There were three basic facts that any sports fan generally accepted in the late 1980s: Michael Jordan controlled the hardwood, Wayne Gretzky was master of skating rinks, and Bo Jackson dominated everything else. How big was Jackson? Jordan, hailed as the greatest player in NBA history, once had one cameo in an advertisement starring Jackson, the two-sport star who for a brief moment in time was one of the most famous athletes on the planet.
It’s been 35 years since Jackson began his pro-baseball career after a decorated run in Auburn, both on the diamond and on the grid. After a season with the Royals, Jackson was proached by then-Raiders owner Al Davis, who offered Jackson an opportunity to star in his backfield when his baseball season ended in the fall. Jackson accepted, and three years later became the first professional athlete to be named an All-Star in two different sports. When Jackson was successful with both the Raiders and Royals, his immense popularity made Nike’s “Bo Knows” campaign one of the most successful ads in pro-sports history. Jackson’s brilliance was immortalized in the video game “Tecmo Bowl,” as players had an unfair advantage if they chose the Raiders as their team.
No one knew, however, that Jackson’s meteoric rise would come to an abrupt and premature end in January 1991. Jackson, just 28 years old, suffered a devastating hip injury during the Raiders’ playoff victory over the Bengals. The injury ended Jackson’s NFL career, and three years later, Jackson hung up his baseball shells for good.
In light of Jackson’s pro career, which began 35 years ago, we decided to look at five insane facts from Jackson’s time with the Royals, Raiders, White Sox and Angels. If you did not already know Bo, go now.
1. NFL record setter
Jackson averaged 5.4 yards per game. Bear during his four seasons with the Raiders. He is tied with Hall of Famer Jim Brown for the highest average for career yards per capita. Bear to run back with at least 500 career attempts since 1950. Jackson averaged at least 5.5 yards per carry. Carries in three of his four NFL seasons. He averaged a full 6.8 yards per game. Wear during his rookie campaign. During his last two seasons, Jackson rushed to 1,648 yards and nine touchdowns on just 298 carries to an average of 5.53 yards per carry. During his Pro Bowl season (1990), Jackson rushed to 698 yards and five touchdowns (to an average of 5.6 yards per carry) despite receiving only 125 carries.
2. MLB plate setter
A power hitter, Jackson hit at least 20 home runs four different times for the Royals despite never playing in more than 135 games. In 1990, Jackson hit a home run in four consecutive games and tied an MLB record. His last home run during this stretch was hit by Hall of Famer Randy Johnson. In just 111 games that season, Jackson hit 28 home runs and 78 RBIs, while averaging .272, his highest average at the Royals.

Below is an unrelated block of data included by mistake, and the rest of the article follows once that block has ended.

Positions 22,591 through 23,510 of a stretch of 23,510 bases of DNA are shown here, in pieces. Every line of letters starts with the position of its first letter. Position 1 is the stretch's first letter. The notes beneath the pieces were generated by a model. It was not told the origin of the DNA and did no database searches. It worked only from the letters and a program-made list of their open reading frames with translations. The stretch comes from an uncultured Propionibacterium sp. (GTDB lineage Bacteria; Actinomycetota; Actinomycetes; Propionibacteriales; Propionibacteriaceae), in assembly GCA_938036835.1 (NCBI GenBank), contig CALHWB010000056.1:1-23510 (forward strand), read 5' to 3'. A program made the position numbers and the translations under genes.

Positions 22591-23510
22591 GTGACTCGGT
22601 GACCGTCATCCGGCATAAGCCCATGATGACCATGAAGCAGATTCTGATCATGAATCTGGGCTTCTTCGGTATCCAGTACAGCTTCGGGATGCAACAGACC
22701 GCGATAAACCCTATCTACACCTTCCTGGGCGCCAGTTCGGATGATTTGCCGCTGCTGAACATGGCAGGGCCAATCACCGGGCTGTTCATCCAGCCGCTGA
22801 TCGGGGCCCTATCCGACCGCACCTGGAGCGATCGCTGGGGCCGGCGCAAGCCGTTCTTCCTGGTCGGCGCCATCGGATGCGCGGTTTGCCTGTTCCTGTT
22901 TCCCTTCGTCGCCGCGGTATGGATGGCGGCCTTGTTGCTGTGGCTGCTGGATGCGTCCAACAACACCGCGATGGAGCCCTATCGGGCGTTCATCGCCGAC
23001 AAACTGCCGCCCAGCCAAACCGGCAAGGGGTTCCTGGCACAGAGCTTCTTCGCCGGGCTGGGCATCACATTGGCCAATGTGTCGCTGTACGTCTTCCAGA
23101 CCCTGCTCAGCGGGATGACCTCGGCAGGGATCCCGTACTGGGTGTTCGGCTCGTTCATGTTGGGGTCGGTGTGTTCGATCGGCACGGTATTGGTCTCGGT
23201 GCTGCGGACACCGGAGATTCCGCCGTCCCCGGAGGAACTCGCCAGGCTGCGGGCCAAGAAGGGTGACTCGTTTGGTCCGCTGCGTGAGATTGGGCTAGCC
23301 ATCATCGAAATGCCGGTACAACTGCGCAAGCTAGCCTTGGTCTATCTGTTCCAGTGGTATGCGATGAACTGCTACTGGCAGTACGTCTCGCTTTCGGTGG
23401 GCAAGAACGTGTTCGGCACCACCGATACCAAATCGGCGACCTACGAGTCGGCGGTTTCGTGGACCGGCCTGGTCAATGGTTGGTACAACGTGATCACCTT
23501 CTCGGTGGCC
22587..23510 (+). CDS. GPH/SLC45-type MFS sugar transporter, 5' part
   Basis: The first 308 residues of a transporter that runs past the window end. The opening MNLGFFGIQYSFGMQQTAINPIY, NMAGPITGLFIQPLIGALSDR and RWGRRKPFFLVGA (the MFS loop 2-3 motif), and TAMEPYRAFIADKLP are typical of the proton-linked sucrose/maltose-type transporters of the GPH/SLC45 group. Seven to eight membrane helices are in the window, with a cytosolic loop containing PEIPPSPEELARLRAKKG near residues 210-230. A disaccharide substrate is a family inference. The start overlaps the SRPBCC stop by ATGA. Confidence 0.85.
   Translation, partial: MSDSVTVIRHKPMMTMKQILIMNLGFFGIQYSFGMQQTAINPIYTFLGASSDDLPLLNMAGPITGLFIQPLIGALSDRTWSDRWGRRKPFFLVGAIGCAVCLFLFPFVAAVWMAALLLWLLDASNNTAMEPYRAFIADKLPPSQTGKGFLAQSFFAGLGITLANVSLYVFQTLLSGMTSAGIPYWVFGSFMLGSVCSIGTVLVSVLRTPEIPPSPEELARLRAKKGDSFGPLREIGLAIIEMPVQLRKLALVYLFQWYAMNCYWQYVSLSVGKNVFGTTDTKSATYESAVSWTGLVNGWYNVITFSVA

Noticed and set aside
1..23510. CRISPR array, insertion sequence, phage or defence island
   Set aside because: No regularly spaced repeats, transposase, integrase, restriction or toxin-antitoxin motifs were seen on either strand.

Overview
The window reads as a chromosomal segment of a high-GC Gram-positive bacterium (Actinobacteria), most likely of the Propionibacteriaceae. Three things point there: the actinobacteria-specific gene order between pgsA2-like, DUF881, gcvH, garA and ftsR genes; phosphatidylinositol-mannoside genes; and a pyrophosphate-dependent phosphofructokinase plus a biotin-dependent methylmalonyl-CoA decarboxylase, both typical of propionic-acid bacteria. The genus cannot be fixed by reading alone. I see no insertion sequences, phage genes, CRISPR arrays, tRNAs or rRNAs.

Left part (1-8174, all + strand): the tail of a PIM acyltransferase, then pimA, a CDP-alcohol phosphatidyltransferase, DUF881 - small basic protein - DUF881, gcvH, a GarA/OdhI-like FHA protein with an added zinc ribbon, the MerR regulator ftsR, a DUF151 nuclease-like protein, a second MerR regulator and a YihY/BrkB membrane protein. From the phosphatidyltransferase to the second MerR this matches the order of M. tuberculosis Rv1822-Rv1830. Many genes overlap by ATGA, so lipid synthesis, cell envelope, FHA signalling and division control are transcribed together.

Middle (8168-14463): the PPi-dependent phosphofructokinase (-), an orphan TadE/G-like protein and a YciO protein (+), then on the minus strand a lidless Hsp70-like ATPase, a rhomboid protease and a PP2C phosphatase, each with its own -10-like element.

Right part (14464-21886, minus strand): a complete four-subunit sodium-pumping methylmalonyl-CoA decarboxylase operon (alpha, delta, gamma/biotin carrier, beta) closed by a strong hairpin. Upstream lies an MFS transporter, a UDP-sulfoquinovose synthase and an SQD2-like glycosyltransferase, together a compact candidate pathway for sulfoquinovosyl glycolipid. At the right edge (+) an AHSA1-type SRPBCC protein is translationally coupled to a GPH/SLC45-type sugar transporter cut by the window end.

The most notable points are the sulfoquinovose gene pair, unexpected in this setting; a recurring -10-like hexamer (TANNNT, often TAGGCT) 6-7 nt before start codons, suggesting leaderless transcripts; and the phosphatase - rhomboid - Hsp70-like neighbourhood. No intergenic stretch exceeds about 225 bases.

Jackson boasted the NFL’s longest run in three of his four seasons in Los Angeles. In his fifth game – a “Monday night football game” against the Seahawks and their famous linebacker, Brian “The Boz” Bosworth – Jackson lit up television sets across the country as he sprinted 91 yards for a touchdown. The race was part of a 221-yard, two-touchdown night in what was Jackson’s breakout game as a professional. Against the Bengals in 1989, Jackson flew off a 92-yard touchdown run that served as the longest run in Raider’s history until Terrelle Pryor ran for a 93-yard score in 2013. In 1990, Jackson ran an 88-yard run against Cincinnati that saw him turn around before finding a spot on the nearest sideline. Each race was the NFL’s longest in that season.
4. King of K’s
Jackson’s MLB season in 1989 was without a doubt his best. All-Star Game’s MVP that season (his first inning leadoff homer is one of the most memorable moments in All-Star Game history), Jackson set career heights in home runs (32) and RBI (105) while finishing 10th in the league’s MVP poll. But Jackson also hit a league-high 172 times, leading to many of those strikes his infamous bat breaks down.
5. Historical recovery
Jackson was determined to return to playing baseball after his injury. In 1993, about a year after undergoing hip surgery, Jackson resumed his career and became the first player in professional sports history to compete with an artificial hip. Jackson’s hard work immediately paid off when he hit a home run on his first bat during the 1993 season. In late September, another Jackson home run won the AL West Division title for the White Sox, who got their first playoff berth in a decade. Jackson’s comeback ended with him being named AL Comeback Player of the Year.